Exploding fish art makes a big blast at a London art gallery

Funny story written by Dr. Jackass and Mr. Hide

Tuesday, 5 June 2018

An exploding fish, part of an art piece done by Lee Bul. exploded in a London art gallery during the last week of May.

"Majestic Splendor" was part of a rotting fish exhibition that Bul, an Asian artist, created. The exhibition was slated to open the week of May 30 at Haywood Gallery but now its self-bombing has led to a real mess in this art museum. With the fish blowing up, it even caused a fire, creating damage in part of the gallery .

According to LiveScience's report June 4: "Even though the exhibit was not yet open to the public, gallery officials had already decided to remove "Majestic Splendor" from the show for safety reasons. They had learned earlier that a chemical added to the fishes' bags to dampen their smell could become flammable after combining with gases released by the decomposing flesh, and art handlers were taking down the art as a precaution when it suddenly combusted and sparked a fire, a gallery spokesperson told frieze magazine.

"Majestic Splendor" previously raised eyebrows — and wrinkled noses — when it was presented at The Museum of Modern Art (MoMA) in New York City in January 1997. Dozens of small, transparent bags were fixed to a wall; each contained a rotting fish decorated with stitched-on sequins and beads, representing Bul's scathing commentary on the fleeting nature of beauty for highly ornamented women, according to the 1997 MoMA exhibition catalog.

But after a custom-designed refrigeration unit for the MoMA installation failed, the smell was so awful that museum officials nixed the display and removed it, and subsequent showings included an odor-reducing chemical known as potassium permanganate, the Guardian reported.

There's nothing worse than going to an art museum and finding a mix of compounds of carbon, hydrogen and nitrogen, producing odors that are overpowering and stinking while screaming at the top of its lungs "I'm very fishy " greeting your olfactory sense. If Bul wanted to show the transitory phase of life where beauty rules and he wanted to do this with sequins, he really should have used dolls. Even blow-up dolls with pins stuck through them, with flat fabric or rubber hanging from a wall, would have been a big improvement over exploding fish and fire.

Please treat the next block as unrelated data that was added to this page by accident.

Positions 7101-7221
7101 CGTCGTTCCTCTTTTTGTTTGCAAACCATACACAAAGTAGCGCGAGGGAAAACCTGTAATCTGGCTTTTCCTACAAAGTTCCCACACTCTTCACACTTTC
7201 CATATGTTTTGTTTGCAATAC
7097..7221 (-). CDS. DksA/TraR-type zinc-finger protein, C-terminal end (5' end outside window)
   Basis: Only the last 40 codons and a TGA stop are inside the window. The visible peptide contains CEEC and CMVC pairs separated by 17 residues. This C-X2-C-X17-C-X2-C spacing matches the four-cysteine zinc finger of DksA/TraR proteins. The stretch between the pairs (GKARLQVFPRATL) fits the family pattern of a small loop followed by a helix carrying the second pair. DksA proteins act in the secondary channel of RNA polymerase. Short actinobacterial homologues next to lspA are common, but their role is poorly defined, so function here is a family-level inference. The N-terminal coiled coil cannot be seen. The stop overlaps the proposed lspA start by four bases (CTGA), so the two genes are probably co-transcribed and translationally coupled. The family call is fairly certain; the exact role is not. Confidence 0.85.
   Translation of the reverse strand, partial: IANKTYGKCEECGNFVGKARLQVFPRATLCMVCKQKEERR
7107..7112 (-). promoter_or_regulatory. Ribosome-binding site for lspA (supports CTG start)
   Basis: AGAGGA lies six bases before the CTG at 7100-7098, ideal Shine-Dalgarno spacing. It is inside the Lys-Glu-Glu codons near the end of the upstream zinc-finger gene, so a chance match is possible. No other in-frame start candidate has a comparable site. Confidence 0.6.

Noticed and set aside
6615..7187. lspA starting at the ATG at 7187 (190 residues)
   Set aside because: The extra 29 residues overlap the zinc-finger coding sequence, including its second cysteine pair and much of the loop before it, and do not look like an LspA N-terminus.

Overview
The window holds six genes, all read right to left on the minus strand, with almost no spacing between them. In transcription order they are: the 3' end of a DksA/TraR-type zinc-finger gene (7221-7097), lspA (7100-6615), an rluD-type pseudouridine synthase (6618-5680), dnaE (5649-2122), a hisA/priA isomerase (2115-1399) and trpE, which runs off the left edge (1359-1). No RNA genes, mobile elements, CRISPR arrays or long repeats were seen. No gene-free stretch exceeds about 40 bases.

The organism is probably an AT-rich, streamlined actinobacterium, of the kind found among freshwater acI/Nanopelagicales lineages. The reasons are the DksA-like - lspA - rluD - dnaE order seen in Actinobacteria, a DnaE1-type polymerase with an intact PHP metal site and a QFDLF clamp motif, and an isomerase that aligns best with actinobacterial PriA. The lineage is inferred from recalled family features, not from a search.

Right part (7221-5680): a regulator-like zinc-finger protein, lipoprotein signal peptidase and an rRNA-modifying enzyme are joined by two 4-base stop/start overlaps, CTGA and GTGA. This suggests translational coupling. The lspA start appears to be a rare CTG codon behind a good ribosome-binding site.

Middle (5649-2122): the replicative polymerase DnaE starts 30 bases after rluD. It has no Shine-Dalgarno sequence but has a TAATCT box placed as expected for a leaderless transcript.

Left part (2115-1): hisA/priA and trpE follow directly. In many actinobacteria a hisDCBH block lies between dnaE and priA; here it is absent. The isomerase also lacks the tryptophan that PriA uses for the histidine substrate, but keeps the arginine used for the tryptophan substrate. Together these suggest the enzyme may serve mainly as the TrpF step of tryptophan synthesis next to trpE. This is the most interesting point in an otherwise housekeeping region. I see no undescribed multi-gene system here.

LiveScience goes on to point out: For the new show and for previous installations after the MoMA debacle, potassium permanganate — also known as KMnO4 — was added to "Majestic Splendor" to reduce the smell of the rotting fish. In fact, KMnO4 is a time-honored choice for masking strong odors, Raychelle Burks, an assistant professor of chemistry at St. Edward's University in Austin, Texas, told Live Science in an email.

"This chemical is a good oxidizing agent, reacting with a range of stinky, volatile organic compounds (VOCs) to produce far less stinky or no-stink compounds," Burks said.

But when combined with combustible material, KMnO4 is known to trigger violent explosions under certain circumstances, she added. It's possible that the compounds produced by the putrefying fish interacted with KMnO4 to spark combustion, but it's also likely that the explosion was caused by pressure buildup from trapped gases that had nowhere to go, similar to the effect that causes beached and bloated dead whales to explode, Burks told Live Science.

After the gallery incident, firefighters quickly put out the blaze, and a security guard was treated for smoke inhalation; damage to the Hayward Gallery from the fire was "superficial" and contained in one small section of the exhibit space, according to artnet News. The exhibit, titled "Crashing," opened on June 1 and will run through Aug. 19 — minus the malodorous and volatile fish display.

It's a good thing that Bul chose for a model rather small aquatic animals like common, ordinary fish and not whales or sharks. Or, for that matter, giant squids, sailfish, walruses or elephant seals. Such an explosion and fire of large models, like these giant beasts, could have decimated the entire museum and created a lot of damage to the neighborhood around it.

If you're really itching to find an exploding fish on a wall, go fishing yourself somewhere in a more polluted section of the River Thames and throw a petroleum-infested, large, catfish or a carp against the wall of a factory or a warehouse nearby. That's enough fire and brimstone to last for a holiday. And it's enough art to last at least an evening out drinking wine and carousing. Who knows, it you capture this whole thing on a video, you can post it to social media or on YouTube and it might go viral!'

Source: LiveScience's June 4, 2018, article titled "Rotting Fish Art Explodes, Causes Fire in London Art Gallery. Cut and paste the following link: https://www.livescience.com/62732-rotting-fish-explosion-art-gallery.html

The funny story above is a satire or parody. It is entirely fictitious.

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